It’s true. I’m not naturally gregarious around new people, would often rather read a book than go to a party full of almost-strangers. Do you know those people who can walk into a coffee shop and come out with three new best friends and a yoga buddy? I’m not that girl.
That makes it hard sometimes, living in a new place.
There are many things I love about being here. The new restaurants and a newfound proximity to New York are two that come immediately to mind. To tell you the truth, I was more enthusiastic about this move than O, ready for fresh streets to explore and new challenges. But alongside the shiny aspects I eagerly anticipated, between the moments of excitement, there is also an occasional loneliness.
I’m finally coming to see this as my home, you see.
Over the past six months, I haven’t spent more than three continuous weeks in one place; there was no need to focus on the not-so-fun aspects of any one spot because I knew I would be leaving soon. But now I’m here and I’m staying and it hit me like a cartoon piano falling out of a cartoon window last week: I’m not very connected yet.
With work that I can do from home and without a school program that provides insta-friends, it’s up to me to make connections with other adults. Other adults! Anyone else used to relying on school/work or their gregarious significant other to make friends? I know I’m not alone. Rachel Bertsche just published a memoir about forging friendships as an adult and it’s a best-seller now, so someone out there is gobbling it up. I love spending time with O, but he does have that pesky grad program to attend. It keeps him busy (at least, busier than me).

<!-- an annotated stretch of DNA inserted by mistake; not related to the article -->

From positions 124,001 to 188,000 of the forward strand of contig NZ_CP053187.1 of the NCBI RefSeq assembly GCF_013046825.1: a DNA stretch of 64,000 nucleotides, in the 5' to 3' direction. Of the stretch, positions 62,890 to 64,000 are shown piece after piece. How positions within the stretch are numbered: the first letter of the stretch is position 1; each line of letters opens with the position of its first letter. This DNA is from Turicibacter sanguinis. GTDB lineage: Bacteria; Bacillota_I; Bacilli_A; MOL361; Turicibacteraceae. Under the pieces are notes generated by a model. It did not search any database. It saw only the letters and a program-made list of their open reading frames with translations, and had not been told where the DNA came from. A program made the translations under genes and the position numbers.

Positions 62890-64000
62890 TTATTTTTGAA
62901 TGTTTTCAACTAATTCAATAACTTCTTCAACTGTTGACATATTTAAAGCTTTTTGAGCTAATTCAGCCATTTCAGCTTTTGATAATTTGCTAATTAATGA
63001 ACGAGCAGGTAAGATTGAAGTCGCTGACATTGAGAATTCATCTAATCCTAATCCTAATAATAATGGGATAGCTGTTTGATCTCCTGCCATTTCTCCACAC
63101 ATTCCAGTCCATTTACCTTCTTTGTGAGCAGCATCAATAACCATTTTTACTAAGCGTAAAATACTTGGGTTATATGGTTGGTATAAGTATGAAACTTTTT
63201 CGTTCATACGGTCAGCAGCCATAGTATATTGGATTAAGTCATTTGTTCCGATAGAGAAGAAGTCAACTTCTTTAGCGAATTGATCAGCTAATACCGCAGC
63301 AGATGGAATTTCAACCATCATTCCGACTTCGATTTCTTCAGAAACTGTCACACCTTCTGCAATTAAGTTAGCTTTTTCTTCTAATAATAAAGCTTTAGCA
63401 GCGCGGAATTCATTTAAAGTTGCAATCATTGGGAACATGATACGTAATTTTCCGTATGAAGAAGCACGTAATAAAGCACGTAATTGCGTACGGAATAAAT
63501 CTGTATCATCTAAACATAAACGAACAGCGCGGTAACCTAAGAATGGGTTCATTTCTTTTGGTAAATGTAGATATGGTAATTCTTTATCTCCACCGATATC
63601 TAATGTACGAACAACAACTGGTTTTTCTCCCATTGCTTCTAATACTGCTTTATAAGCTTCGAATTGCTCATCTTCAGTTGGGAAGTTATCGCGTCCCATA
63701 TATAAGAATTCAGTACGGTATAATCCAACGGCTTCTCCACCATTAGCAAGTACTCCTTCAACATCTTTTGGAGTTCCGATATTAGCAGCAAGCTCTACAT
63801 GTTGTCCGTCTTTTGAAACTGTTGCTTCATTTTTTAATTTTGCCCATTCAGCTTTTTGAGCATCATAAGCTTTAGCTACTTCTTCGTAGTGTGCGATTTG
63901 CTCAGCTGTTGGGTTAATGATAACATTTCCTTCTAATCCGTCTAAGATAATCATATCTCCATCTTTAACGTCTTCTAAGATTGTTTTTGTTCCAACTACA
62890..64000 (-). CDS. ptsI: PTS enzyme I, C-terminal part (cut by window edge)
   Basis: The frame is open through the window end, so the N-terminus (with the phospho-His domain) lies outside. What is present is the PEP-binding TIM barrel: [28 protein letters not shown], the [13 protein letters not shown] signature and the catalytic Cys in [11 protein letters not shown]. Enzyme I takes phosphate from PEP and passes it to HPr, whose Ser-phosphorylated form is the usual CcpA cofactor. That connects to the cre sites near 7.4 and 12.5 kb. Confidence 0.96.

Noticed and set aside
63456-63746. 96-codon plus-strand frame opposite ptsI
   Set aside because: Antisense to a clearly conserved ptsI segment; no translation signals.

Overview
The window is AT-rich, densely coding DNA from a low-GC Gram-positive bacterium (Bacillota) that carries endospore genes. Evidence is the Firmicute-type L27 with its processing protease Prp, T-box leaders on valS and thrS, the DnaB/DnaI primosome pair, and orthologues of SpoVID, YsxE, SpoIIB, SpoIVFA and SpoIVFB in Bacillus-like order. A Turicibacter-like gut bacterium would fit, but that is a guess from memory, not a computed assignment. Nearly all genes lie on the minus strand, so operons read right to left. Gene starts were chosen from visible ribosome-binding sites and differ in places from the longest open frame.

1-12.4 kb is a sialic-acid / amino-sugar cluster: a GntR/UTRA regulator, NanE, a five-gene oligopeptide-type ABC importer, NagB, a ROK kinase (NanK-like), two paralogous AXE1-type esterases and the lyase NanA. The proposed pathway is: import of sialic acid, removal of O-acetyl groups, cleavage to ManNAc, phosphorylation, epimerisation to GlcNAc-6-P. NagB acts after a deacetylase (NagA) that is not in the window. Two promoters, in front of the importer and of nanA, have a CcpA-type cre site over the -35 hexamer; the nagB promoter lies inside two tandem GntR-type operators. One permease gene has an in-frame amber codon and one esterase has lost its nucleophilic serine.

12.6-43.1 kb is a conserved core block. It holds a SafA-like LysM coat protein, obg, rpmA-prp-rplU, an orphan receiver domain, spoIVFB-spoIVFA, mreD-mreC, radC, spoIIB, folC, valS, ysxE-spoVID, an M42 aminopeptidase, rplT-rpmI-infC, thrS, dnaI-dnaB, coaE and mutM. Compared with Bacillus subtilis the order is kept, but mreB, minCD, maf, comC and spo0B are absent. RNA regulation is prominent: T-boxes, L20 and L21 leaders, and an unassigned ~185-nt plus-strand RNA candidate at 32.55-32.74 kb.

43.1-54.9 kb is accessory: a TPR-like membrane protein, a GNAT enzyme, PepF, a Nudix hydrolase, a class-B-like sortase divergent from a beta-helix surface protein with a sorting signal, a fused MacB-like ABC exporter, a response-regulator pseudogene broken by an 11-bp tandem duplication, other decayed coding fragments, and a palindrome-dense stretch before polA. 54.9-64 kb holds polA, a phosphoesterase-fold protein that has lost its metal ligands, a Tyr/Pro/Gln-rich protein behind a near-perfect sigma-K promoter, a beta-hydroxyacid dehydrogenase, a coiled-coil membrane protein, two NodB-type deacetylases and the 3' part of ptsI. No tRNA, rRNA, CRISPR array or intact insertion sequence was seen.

So, really. What’s an introvert to do?
Try really hard, is the only answer I can come up with. It’s going to take a pointed effort for a while. So, I’ll start going to the drop-in yoga class down the street, finish orientation for volunteering at the hospital and invite a couple of acquaintances to grab coffee. Even though I always feel like I am asking someone out on a first date when I do this. “I really hope she says yes! Will she say yes?”
With all of that, maybe, just maybe, when we’re able to leave in a couple of years… I’ll want to stay.